Need a chuckle? - Posted by Lonnie

Posted by Doris - Va. on July 07, 2001 at 10:32:35:

Lonnie - you just lightened up my whole day!

Great story! LOL

Need a chuckle? - Posted by Lonnie

Posted by Lonnie on July 07, 2001 at 08:23:22:

Hi Folks,

I was just scanning through some old files and came across this. It isn’t about MH’s, but it might be a lesson on why some people stay broke. The first part was written by me. I don’t know who wrote the part about buying paint. Hope you enjoy it.

The Friendly Skies

I just finished checking the Internet for airline tickets to Atlanta. The pricing system for airline tickets has to be designed and run by our elected officials in Washington. I don’t know of anyone else with that kind of mentality. If anyone can come up with a better explanation, please me us know.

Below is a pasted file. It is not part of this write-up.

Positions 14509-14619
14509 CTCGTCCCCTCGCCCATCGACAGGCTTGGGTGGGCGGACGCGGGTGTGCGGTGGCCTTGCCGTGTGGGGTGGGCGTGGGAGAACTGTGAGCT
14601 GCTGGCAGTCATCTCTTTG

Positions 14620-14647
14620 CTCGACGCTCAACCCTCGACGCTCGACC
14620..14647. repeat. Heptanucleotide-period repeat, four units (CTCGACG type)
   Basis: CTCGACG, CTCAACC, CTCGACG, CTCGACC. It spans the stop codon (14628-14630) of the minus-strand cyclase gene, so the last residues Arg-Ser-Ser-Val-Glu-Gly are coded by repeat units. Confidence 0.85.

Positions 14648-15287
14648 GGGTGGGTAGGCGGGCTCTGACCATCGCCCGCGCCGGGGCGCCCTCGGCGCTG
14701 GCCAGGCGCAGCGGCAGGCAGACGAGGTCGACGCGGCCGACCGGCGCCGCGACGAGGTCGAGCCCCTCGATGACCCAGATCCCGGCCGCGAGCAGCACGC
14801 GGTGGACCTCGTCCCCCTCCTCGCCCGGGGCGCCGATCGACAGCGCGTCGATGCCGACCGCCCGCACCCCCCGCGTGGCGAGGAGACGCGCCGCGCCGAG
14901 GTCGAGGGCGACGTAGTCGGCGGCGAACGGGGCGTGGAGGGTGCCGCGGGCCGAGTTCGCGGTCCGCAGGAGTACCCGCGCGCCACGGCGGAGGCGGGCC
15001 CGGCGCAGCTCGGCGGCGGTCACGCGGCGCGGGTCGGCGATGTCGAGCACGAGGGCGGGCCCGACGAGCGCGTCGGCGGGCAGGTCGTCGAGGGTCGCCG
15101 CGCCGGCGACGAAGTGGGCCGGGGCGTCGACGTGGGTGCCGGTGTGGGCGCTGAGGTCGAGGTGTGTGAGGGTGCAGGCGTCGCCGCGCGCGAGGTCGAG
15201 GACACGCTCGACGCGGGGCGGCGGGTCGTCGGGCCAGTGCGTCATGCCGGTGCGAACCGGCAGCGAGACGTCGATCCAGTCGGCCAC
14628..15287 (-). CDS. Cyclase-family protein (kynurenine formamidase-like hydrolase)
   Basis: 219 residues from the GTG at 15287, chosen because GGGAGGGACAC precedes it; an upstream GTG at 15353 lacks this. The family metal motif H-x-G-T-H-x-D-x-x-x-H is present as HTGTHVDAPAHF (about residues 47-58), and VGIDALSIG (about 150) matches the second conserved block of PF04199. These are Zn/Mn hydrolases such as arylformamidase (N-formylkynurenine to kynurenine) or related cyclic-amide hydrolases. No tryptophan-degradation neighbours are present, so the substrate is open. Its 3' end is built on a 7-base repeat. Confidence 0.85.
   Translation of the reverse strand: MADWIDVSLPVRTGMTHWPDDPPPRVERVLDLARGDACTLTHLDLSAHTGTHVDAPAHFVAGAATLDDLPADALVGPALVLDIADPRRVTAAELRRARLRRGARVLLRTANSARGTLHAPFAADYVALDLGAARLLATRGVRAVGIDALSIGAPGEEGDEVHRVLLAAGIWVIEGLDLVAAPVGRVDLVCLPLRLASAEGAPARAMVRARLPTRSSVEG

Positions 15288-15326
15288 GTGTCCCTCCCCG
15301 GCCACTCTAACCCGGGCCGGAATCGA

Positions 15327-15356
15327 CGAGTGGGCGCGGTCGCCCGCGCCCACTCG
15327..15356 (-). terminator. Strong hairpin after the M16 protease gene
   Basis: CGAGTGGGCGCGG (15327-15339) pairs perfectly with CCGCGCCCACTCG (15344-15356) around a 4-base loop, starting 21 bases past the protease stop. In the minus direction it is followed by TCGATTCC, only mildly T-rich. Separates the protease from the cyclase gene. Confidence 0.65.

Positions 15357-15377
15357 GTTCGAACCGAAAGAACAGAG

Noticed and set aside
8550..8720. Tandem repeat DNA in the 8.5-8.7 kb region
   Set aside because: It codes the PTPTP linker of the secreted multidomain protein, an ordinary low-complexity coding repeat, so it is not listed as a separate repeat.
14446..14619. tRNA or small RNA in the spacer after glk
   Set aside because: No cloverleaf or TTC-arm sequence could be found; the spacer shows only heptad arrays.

Here’s what Delta Airlines charges for a round trip ticket to Atlanta. Well, at least this was the price 15 minutes ago, in all probability it’s different by now. And some of the other Airline’s are even more ridiculous, plus they fly you all over the country to get you to Atlanta, a distance of 500 miles from Norfolk. At least Delta has a direct flight. (Note…the first class price changed $182 within 10 minutes).

Delta…couch fare $130. First class $994 ($864 more). Both tickets are for same flight, same plane… Round trip flight time from Norfolk to Atlanta and back is approximately 3.5 hrs. That’s about $246 per hour extra you pay to sit up front and be pampered and served a “free” (or I assume it’s free) glass of juice.

I think I would rather buy 3 connecting couch seats for $390 and just stretch out and sleep the whole trip. I would have 3 seats, plus $604 left over. That would buy me all the juice I could possibly drink in 3.5 hours, and I would still have enough money left to buy 4 couch seats for future flights. To put it another way, I think I would be willing to sit on the floor in the back of the plane for 3.5 hours for $864.